Friday, December 11, 2009

Farm Report 2009: The Catchers

Again here, as with so many positions for the Jays in 2009, the top of the pre-season list disappointed.
(see the 2008 list here)

1. J.P. Arencibia: 1-5-1986 / 6', 215 / 1st round, 2007

After establishing him self as one of the Blue Jays' most anticipated prospects in 2008, Arencibia was rushed (IMO) to AAA Las Vegas in 2009 and promptly gave back most of the excitement he had earned the previous year.

I said in the report on the catcher position list year that the promotion of a young player who's one outstanding offensive tool was power hitting to the PCL before he had consolidated his others skills at the plate was a mistake and the results seem to support that. JPA hit for power in 2009, with the usual caveat about it being the PCL, but even then his performance was wildly inconsistent. He hit eight homers in May, and eight in August - yet only 21 in all.

The interesting thing to note about his stat breakdowns is that there's a direct correlation between his walk rate and his power production. In his three worst months (April, June and July) he recorded only 4 of his 26 total walks.

Arencibia is still one of the Jays' better prospects. it's not inconsiderable that he spent his age 23 season at AAA. But he's going to have to solve the problem of drawing a walk, at least to a manageable degree, before he is a full time big leaguer.

2. Carlos Perez: 10-27-1990 / 6', 193 / Free Agent signed from Venezuela

Playing at age 18 for the Gulf Coast League Jays, Perez burst onto the teams prospect scene with a very solid season. Perez got a late start and only got into 43 games for the GCL team but he impressed team coaches and scouts with his defense and his bat. And that on the heels of posting a 50:27 BB:K ration in the Dominican league in 2008.

It's always difficult to say too much about rookie league players, but there's a lot of positive buzz around Perez.

3. Brian Jeroloman: 5 - 10 - 1985 / 5'11", 200 / 6th round, 2006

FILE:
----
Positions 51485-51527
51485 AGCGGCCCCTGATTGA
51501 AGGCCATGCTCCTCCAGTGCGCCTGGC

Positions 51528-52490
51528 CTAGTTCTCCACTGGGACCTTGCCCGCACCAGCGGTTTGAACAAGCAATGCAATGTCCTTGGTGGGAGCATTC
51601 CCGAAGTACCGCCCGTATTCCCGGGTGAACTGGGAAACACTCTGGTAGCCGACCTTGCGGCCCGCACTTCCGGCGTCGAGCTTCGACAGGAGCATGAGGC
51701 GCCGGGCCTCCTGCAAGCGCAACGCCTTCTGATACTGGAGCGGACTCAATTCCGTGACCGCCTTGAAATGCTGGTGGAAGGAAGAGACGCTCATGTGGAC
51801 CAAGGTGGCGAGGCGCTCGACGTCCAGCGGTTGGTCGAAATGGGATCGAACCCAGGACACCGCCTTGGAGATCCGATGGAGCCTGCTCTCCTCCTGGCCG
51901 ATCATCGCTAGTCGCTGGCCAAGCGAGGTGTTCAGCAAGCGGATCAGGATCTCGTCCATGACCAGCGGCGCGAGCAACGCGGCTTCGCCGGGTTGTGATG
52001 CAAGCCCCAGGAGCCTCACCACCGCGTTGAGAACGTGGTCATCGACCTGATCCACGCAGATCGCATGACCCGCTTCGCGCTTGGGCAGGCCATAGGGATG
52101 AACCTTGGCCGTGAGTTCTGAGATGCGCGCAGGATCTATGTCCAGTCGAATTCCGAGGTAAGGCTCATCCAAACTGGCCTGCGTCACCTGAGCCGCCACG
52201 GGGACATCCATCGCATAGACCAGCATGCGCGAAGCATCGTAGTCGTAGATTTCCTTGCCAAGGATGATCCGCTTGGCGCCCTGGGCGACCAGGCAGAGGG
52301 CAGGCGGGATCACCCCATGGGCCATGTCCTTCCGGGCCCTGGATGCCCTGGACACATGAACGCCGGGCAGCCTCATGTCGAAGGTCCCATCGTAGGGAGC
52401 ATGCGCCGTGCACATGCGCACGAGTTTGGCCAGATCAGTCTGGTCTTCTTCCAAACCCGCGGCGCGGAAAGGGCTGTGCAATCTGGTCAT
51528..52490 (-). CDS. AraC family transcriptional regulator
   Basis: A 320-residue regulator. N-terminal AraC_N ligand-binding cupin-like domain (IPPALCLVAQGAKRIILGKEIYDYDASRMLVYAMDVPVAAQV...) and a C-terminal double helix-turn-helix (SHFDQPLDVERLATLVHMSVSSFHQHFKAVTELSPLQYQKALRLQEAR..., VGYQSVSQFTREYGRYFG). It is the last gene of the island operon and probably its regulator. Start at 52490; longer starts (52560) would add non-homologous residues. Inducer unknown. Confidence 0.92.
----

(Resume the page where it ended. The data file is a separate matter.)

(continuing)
Jeroloman was always a guy who, while a gifted receiver, had a pretty low offensive ceiling. His calling card at the plate was an excellent eye which led to an impressive BB:K ratio. there was no secret, of course, that higher level pitchers would be less inclined to give a free pass to a guy with so few other offensive skills, but the hope was that he would be capable of at least fringy offense in the majors because he so very good on defense.

In 2009, though, Jeroloman's stock took a big dive. He returned to AA so that both he and Arencibia could play every day and he had his worst year with the bat. His walk rate dropped a couple of points but his strikeout rate shot up from 16.5% in 2008 to 27.8% in 2009. If that had accompanied a corresponding increase in power production it might have been mitigated but Jeroloman had exactly the same number of homers and extra base hits in 2009 as in 2008.

Worse still, he got worse as the season progressed. It's uncertain if the Jays tried to rework his swing or something or if he simply had a bad year, but at this point a guy who once drew comparisons to the likes of Brian Schneider is now looking more like Kevin Cash.

4. Sean Ochinko: 10 - 21 - 1987 / 5'11", 205 / 11th round, 2009

Amid the uproar over the 2009 draft picks the Jays didn't sign, and the fact that the two highest picks who did sign didn't play professionally in 2009, little attention was paid to the players who did get significant pro playing time. Of those who did, none got off to a better start than Ochinko. So good, in fact, that I came very close to ranking him ahead of Jeroloman - hesitating only in that we have a much smaller sample of work upon which to judge Ochinko.

Playing his age 21 season at Auburn, the versatile Ochinko posted a .909 OPS and had a sterling .412 wOBA in August before running out of gas at the end (he hit under .200 over his last seven games). His offensive game was solid all around, with the caveat that his walk rate could stand improvement. I've found no reviews on his defense as a pro and there is some speculation afoot that he could end up at first base because he got significant time there at LSU. I'm uncertain how much weight to give to that, though, because that may have been a function of there being a superior defensive catcher on that college team more so than any inability on Ochinko's part.

That said, look for the Jays to give him every opportunity to climb the ladder as a catcher, since the conversion to first is a relatively easy move down the line if it needs to be done. Also, and this is raw speculation on my part, it seems logical that if they give up on him as a catcher there's some possibility that trying him at 3B would make sense.

All in all, Ochinko, who could leap over Lo-A to play in Dunedin in 2010, joins Perez and fellow 2009 draftees Marisnick and Hobson on my list of players I'll be watching closely in 2010.

5. Yan Gomes: 7 - 19 - 1987 / 6'2", 215 / 10th round 2009

I have edited and revised this list based on new information. Originally I had Gomes listed in the "other players to note" section below and explained that choice thusly: